So we cut out all dairy and soya. Last week I talked about introducing soya (we’re not trying dairy until he turns one) and how we think he’d reacted to that. Two days later, he started being sick a lot. He’s got reflux so we’re used to him being sick a little (and Alexandra was the Vomit Kid despite having nothing medically wrong with her), so we’re well used to a little spew. But this was severe. It seemed like every half an hour he was being sick. Otherwise he was completely well, so there was no cause for alarm. But on the second day we started scratching our heads trying to work out why, our initial thought was soya, but the sequence of events didn’t make sense. We also considered whether having his flu jab had caused it, but again it didn’t really make that much sense. I scrolled through the food diary I’ve been keeping for him and realised the only thing we’d introduced in the previous couple of days had been wheat in the form of cereal in the morning.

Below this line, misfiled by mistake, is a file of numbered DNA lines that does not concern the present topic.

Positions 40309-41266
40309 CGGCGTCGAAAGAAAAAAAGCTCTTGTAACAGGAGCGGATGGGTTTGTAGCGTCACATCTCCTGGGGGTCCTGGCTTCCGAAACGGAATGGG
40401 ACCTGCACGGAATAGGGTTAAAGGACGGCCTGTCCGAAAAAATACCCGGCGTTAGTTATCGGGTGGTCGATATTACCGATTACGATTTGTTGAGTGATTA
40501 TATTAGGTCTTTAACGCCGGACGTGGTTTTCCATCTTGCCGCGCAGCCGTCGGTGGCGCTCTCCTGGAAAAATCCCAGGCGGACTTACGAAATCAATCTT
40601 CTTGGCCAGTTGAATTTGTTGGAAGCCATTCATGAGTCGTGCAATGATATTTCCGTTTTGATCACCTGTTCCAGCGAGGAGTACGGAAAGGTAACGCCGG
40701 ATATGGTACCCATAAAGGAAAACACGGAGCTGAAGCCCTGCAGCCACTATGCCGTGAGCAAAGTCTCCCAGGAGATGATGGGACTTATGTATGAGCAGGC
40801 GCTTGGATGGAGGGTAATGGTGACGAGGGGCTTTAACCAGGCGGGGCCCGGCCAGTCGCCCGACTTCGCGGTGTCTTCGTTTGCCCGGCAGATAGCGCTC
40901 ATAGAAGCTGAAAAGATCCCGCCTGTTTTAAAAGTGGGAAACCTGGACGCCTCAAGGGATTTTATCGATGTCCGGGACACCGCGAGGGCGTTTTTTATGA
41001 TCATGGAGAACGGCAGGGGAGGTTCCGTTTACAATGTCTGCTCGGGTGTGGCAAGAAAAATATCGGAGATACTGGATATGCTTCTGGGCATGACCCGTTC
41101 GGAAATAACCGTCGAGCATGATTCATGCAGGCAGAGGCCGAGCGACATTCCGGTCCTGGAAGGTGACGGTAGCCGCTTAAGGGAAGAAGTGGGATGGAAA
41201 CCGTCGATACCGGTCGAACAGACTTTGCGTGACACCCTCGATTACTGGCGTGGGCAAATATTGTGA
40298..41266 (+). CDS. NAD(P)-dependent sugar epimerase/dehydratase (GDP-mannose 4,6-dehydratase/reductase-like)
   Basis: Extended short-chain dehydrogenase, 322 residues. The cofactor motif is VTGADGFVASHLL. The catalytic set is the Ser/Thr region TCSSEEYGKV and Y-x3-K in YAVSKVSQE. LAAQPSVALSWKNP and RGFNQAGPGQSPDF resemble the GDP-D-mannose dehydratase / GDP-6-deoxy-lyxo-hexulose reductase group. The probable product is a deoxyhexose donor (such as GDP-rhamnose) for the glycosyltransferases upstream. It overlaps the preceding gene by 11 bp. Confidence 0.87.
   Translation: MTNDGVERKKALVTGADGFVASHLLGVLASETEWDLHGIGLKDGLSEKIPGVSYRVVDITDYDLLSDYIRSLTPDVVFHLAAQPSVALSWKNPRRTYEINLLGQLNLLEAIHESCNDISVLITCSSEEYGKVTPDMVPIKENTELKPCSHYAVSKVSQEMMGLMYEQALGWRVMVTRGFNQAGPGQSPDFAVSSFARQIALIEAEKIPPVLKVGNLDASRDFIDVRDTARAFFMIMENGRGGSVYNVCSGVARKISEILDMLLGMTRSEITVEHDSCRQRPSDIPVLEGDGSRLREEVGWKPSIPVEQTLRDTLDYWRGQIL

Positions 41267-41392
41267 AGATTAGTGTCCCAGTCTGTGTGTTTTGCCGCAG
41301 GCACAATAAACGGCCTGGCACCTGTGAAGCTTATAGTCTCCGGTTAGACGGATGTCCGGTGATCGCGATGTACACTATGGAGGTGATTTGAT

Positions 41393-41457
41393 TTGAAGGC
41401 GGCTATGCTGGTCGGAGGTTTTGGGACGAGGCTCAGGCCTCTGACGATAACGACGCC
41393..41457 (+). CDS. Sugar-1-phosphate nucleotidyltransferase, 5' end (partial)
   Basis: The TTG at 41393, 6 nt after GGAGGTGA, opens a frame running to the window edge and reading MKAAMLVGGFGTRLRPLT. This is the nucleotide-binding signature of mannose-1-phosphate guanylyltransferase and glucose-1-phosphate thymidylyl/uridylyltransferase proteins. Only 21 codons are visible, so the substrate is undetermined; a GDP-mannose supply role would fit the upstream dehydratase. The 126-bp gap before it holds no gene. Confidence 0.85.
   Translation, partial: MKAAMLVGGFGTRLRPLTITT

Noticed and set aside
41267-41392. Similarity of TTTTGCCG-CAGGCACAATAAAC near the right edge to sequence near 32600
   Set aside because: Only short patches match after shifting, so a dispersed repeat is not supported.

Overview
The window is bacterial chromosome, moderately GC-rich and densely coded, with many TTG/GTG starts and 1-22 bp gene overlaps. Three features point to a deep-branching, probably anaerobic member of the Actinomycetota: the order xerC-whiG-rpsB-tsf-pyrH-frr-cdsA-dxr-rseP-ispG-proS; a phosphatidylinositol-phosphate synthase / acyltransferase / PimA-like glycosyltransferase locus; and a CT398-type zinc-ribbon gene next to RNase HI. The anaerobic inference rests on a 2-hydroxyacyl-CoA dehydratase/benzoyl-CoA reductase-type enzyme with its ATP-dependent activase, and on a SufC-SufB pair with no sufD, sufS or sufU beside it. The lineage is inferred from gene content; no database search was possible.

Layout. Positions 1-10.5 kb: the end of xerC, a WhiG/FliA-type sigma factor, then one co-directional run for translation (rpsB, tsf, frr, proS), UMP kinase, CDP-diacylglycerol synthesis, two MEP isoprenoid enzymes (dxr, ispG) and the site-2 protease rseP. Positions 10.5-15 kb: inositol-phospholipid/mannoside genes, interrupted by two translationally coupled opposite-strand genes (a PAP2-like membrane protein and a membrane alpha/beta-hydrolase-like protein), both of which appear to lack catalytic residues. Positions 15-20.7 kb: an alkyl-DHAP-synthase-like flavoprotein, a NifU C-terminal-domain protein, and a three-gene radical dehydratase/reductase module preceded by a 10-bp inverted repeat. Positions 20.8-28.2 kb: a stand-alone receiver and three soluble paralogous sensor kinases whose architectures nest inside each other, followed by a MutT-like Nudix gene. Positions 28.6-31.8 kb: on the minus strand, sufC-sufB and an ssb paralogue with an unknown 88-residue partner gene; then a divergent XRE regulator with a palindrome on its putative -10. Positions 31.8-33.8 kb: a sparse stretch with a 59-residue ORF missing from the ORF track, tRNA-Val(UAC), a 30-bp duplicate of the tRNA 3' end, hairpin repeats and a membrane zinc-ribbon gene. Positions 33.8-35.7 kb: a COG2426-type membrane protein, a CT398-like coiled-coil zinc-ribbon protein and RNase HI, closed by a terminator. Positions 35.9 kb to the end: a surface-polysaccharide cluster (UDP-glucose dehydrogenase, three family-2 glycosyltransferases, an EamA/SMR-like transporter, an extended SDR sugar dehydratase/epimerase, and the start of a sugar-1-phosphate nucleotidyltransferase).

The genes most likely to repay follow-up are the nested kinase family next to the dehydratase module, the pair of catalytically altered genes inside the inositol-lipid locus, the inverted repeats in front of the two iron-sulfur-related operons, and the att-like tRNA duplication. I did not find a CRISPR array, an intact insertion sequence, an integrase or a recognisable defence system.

We didn’t give him any wheat starting from the Monday (after a weekend of vomiting) and he’s stopped being sick as much. We still get the odd tiny bit but nothing like those two days. I spoke to his paediatrician later in the week who confirmed that was the right course of action and we should leave it a couple of weeks then try soya first, wait for a reaction or not, and then try wheat once we’ve established the soya situation.